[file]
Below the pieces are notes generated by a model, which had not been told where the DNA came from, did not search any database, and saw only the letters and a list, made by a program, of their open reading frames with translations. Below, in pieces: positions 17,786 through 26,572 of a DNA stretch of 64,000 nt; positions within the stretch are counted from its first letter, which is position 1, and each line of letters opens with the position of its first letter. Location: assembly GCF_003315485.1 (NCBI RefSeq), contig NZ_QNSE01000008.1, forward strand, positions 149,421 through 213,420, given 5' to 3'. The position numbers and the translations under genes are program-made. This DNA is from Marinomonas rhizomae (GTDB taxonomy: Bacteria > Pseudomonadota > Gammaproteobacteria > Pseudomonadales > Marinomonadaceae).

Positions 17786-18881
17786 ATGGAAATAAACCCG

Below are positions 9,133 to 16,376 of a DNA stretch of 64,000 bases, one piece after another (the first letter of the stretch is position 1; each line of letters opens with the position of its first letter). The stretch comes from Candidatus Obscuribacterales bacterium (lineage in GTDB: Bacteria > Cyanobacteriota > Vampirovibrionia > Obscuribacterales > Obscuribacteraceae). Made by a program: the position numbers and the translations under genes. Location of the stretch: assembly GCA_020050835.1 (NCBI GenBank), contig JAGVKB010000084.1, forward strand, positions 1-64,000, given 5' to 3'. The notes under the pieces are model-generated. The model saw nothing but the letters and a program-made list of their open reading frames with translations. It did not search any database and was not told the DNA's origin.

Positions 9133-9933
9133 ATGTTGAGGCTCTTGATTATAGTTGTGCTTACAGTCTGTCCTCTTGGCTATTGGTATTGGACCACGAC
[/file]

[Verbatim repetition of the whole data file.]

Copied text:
Below the pieces are notes generated by a model, which had not been told where the DNA came from, did not search any database, and saw only the letters and a list, made by a program, of their open reading frames with translations. Below, in pieces: positions 17,786 through 26,572 of a DNA stretch of 64,000 nt; positions within the stretch are counted from its first letter, which is position 1, and each line of letters opens with the position of its first letter. Location: assembly GCF_003315485.1 (NCBI RefSeq), contig NZ_QNSE01000008.1, forward strand, positions 149,421 through 213,420, given 5' to 3'. The position numbers and the translations under genes are program-made. This DNA is from Marinomonas rhizomae (GTDB taxonomy: Bacteria > Pseudomonadota > Gammaproteobacteria > Pseudomonadales > Marinomonadaceae).

Positions 17786-18881
17786 ATGGAAATAAACCCG

Below are positions 9,133 to 16,376 of a DNA stretch of 64,000 bases, one piece after another (the first letter of the stretch is position 1; each line of letters opens with the position of its first letter). The stretch comes from Candidatus Obscuribacterales bacterium (lineage in GTDB: Bacteria > Cyanobacteriota > Vampirovibrionia > Obscuribacterales > Obscuribacteraceae). Made by a program: the position numbers and the translations under genes. Location of the stretch: assembly GCA_020050835.1 (NCBI GenBank), contig JAGVKB010000084.1, forward strand, positions 1-64,000, given 5' to 3'. The notes under the pieces are model-generated. The model saw nothing but the letters and a program-made list of their open reading frames with translations. It did not search any database and was not told the DNA's origin.

Positions 9133-9933
9133 ATGTTGAGGCTCTTGATTATAGTTGTGCTTACAGTCTGTCCTCTTGGCTATTGGTATTGGACCACGAC